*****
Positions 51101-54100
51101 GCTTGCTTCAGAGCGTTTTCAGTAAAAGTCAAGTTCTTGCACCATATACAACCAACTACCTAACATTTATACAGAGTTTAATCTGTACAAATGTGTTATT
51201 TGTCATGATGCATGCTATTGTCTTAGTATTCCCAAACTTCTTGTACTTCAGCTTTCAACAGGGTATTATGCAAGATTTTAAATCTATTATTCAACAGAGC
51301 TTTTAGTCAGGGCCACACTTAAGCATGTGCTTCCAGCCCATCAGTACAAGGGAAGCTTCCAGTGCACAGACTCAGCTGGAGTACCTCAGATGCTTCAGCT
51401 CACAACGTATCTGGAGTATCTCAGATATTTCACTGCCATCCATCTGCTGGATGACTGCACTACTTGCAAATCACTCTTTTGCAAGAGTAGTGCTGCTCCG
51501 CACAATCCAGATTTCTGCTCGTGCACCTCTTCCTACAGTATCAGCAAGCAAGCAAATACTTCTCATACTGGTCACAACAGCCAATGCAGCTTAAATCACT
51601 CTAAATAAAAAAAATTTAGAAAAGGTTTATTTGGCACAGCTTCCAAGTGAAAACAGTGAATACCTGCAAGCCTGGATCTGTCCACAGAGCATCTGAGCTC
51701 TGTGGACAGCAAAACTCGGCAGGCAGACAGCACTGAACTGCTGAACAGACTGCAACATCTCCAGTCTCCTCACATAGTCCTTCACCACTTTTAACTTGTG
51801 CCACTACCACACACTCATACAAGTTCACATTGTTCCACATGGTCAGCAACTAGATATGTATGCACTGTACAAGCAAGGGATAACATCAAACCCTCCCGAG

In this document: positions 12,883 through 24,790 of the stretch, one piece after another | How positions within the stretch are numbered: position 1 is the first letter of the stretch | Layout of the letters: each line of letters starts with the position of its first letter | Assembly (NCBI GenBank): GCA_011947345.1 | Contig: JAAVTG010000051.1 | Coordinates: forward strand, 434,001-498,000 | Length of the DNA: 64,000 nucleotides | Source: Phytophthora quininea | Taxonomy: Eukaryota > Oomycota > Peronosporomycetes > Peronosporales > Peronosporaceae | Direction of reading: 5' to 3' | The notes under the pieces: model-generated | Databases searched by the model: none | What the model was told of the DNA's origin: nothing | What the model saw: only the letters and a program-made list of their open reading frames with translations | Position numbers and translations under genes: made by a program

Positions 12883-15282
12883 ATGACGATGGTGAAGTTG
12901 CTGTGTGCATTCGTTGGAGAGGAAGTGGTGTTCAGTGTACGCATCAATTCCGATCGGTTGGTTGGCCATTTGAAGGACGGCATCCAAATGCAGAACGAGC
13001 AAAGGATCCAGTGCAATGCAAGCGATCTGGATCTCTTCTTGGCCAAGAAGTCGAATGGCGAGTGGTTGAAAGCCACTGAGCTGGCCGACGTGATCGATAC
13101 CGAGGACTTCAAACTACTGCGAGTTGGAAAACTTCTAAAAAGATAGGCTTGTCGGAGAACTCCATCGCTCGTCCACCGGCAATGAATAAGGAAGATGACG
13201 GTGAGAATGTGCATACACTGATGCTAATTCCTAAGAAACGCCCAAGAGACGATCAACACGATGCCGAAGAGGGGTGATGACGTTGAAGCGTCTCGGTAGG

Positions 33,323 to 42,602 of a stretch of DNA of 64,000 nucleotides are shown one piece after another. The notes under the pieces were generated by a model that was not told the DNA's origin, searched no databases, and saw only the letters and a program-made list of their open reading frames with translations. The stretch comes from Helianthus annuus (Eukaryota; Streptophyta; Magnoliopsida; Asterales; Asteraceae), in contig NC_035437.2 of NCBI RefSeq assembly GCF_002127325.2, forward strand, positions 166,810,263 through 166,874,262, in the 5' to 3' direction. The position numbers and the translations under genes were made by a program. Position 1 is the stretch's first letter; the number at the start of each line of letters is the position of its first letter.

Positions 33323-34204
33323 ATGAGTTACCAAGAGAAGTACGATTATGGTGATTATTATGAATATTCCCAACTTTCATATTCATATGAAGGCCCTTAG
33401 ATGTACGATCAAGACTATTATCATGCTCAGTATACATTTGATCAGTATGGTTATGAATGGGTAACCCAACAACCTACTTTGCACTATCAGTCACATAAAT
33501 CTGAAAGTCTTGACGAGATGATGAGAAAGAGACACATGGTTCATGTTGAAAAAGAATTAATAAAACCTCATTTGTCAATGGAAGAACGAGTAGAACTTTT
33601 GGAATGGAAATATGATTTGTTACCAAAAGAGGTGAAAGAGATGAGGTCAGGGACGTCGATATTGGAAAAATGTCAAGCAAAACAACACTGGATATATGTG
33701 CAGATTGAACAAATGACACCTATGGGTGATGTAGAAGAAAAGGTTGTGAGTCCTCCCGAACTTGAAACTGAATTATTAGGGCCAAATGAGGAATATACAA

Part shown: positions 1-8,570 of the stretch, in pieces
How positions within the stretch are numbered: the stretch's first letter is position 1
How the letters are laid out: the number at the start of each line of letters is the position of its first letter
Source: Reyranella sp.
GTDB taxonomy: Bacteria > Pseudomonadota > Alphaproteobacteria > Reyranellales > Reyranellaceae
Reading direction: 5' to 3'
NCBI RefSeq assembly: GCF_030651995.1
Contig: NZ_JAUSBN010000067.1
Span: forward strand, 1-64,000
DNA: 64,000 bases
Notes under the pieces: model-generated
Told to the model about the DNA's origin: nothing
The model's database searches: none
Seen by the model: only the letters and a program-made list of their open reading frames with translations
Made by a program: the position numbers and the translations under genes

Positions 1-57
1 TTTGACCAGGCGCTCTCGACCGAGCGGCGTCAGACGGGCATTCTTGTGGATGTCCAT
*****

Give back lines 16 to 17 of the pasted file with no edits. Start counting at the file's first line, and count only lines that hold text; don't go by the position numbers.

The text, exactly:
13201 GTGAGAATGTGCATACACTGATGCTAATTCCTAAGAAACGCCCAAGAGACGATCAACACGATGCCGAAGAGGGGTGATGACGTTGAAGCGTCTCGGTAGG

Positions 33,323 to 42,602 of a stretch of DNA of 64,000 nucleotides are shown one piece after another. The notes under the pieces were generated by a model that was not told the DNA's origin, searched no databases, and saw only the letters and a program-made list of their open reading frames with translations. The stretch comes from Helianthus annuus (Eukaryota; Streptophyta; Magnoliopsida; Asterales; Asteraceae), in contig NC_035437.2 of NCBI RefSeq assembly GCF_002127325.2, forward strand, positions 166,810,263 through 166,874,262, in the 5' to 3' direction. The position numbers and the translations under genes were made by a program. Position 1 is the stretch's first letter; the number at the start of each line of letters is the position of its first letter.